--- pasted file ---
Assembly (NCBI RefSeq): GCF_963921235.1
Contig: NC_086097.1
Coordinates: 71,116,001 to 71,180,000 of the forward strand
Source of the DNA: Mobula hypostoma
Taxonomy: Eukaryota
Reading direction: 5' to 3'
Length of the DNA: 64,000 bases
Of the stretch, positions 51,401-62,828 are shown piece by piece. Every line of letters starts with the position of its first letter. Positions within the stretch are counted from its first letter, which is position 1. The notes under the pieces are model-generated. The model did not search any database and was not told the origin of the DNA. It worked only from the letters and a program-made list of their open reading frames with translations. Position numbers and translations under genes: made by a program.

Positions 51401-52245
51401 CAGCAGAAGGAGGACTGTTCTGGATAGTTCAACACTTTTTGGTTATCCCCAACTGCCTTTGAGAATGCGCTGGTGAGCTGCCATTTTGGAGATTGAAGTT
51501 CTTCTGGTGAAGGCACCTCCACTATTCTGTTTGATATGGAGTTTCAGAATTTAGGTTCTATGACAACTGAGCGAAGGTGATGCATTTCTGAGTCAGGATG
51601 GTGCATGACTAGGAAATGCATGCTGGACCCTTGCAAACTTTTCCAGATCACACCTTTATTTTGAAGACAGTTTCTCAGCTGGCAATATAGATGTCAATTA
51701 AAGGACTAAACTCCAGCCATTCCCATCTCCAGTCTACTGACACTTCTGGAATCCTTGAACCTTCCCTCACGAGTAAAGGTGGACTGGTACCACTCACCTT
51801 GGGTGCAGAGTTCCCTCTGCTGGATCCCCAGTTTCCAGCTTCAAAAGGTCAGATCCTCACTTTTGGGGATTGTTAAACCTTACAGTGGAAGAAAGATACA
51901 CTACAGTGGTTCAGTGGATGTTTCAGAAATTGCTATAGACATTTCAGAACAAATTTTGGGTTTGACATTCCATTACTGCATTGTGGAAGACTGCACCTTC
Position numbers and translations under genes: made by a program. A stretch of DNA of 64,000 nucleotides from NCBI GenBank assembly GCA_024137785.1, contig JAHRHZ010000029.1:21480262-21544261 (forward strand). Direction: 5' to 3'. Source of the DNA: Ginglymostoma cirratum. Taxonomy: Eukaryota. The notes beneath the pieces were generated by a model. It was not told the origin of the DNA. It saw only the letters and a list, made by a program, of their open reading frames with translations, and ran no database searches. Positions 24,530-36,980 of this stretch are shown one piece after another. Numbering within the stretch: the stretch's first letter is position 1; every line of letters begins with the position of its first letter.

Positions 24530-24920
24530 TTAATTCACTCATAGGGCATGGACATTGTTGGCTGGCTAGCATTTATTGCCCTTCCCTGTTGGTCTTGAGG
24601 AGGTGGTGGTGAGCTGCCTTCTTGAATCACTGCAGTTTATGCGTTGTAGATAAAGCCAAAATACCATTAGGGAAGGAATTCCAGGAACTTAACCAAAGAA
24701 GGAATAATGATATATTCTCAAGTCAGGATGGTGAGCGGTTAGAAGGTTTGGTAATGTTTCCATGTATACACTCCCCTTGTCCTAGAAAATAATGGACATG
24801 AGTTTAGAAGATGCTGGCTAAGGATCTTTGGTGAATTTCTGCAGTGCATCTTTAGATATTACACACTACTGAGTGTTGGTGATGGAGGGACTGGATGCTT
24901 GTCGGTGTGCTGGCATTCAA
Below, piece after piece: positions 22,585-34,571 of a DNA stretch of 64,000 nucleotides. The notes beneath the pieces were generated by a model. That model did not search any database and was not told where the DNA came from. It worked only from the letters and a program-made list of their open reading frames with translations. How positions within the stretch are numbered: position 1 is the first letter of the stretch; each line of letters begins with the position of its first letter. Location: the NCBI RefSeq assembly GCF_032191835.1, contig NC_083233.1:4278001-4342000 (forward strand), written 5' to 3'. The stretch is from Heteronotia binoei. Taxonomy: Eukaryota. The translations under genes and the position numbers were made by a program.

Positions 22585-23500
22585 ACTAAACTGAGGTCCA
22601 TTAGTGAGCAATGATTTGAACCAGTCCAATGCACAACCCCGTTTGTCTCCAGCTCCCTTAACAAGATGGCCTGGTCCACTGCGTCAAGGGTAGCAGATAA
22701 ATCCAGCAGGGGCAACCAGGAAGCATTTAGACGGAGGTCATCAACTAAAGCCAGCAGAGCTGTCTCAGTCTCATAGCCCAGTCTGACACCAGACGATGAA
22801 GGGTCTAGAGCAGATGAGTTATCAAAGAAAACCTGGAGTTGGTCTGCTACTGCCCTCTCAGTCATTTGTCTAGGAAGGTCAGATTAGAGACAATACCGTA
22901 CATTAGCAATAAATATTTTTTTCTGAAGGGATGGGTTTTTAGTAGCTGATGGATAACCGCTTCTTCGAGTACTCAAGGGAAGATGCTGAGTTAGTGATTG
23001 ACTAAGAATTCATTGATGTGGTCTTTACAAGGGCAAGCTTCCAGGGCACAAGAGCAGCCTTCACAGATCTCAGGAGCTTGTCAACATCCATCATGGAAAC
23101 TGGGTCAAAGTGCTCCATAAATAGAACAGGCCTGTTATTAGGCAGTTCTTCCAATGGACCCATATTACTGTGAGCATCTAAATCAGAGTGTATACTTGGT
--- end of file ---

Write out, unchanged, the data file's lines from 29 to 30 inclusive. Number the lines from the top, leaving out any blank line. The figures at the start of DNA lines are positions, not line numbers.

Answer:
22901 CATTAGCAATAAATATTTTTTTCTGAAGGGATGGGTTTTTAGTAGCTGATGGATAACCGCTTCTTCGAGTACTCAAGGGAAGATGCTGAGTTAGTGATTG
23001 ACTAAGAATTCATTGATGTGGTCTTTACAAGGGCAAGCTTCCAGGGCACAAGAGCAGCCTTCACAGATCTCAGGAGCTTGTCAACATCCATCATGGAAAC